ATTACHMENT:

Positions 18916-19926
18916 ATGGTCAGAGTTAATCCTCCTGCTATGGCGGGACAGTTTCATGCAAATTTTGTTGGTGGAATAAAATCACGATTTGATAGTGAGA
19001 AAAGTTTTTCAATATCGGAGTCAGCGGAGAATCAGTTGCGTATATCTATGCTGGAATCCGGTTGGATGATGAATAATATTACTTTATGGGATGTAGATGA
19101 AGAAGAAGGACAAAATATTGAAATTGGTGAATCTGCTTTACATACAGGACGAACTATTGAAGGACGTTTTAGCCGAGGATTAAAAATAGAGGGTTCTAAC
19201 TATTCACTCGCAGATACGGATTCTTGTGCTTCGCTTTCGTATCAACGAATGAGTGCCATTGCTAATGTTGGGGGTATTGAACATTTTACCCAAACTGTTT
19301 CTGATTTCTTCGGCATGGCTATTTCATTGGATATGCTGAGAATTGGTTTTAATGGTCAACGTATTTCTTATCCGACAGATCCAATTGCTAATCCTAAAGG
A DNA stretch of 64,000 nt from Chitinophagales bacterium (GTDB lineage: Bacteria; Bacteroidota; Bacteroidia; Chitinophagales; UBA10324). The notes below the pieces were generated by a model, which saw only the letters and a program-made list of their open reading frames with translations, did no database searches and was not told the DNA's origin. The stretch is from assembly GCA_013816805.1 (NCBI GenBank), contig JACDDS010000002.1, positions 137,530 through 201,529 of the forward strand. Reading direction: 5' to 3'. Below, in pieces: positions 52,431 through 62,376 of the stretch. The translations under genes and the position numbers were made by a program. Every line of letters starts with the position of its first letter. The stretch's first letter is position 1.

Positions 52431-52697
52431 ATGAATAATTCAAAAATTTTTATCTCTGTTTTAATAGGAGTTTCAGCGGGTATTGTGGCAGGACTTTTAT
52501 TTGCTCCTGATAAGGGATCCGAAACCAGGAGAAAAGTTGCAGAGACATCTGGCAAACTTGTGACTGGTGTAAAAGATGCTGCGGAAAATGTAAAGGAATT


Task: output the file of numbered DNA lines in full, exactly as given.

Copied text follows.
Positions 18916-19926
18916 ATGGTCAGAGTTAATCCTCCTGCTATGGCGGGACAGTTTCATGCAAATTTTGTTGGTGGAATAAAATCACGATTTGATAGTGAGA
19001 AAAGTTTTTCAATATCGGAGTCAGCGGAGAATCAGTTGCGTATATCTATGCTGGAATCCGGTTGGATGATGAATAATATTACTTTATGGGATGTAGATGA
19101 AGAAGAAGGACAAAATATTGAAATTGGTGAATCTGCTTTACATACAGGACGAACTATTGAAGGACGTTTTAGCCGAGGATTAAAAATAGAGGGTTCTAAC
19201 TATTCACTCGCAGATACGGATTCTTGTGCTTCGCTTTCGTATCAACGAATGAGTGCCATTGCTAATGTTGGGGGTATTGAACATTTTACCCAAACTGTTT
19301 CTGATTTCTTCGGCATGGCTATTTCATTGGATATGCTGAGAATTGGTTTTAATGGTCAACGTATTTCTTATCCGACAGATCCAATTGCTAATCCTAAAGG
A DNA stretch of 64,000 nt from Chitinophagales bacterium (GTDB lineage: Bacteria; Bacteroidota; Bacteroidia; Chitinophagales; UBA10324). The notes below the pieces were generated by a model, which saw only the letters and a program-made list of their open reading frames with translations, did no database searches and was not told the DNA's origin. The stretch is from assembly GCA_013816805.1 (NCBI GenBank), contig JACDDS010000002.1, positions 137,530 through 201,529 of the forward strand. Reading direction: 5' to 3'. Below, in pieces: positions 52,431 through 62,376 of the stretch. The translations under genes and the position numbers were made by a program. Every line of letters starts with the position of its first letter. The stretch's first letter is position 1.

Positions 52431-52697
52431 ATGAATAATTCAAAAATTTTTATCTCTGTTTTAATAGGAGTTTCAGCGGGTATTGTGGCAGGACTTTTAT
52501 TTGCTCCTGATAAGGGATCCGAAACCAGGAGAAAAGTTGCAGAGACATCTGGCAAACTTGTGACTGGTGTAAAAGATGCTGCGGAAAATGTAAAGGAATT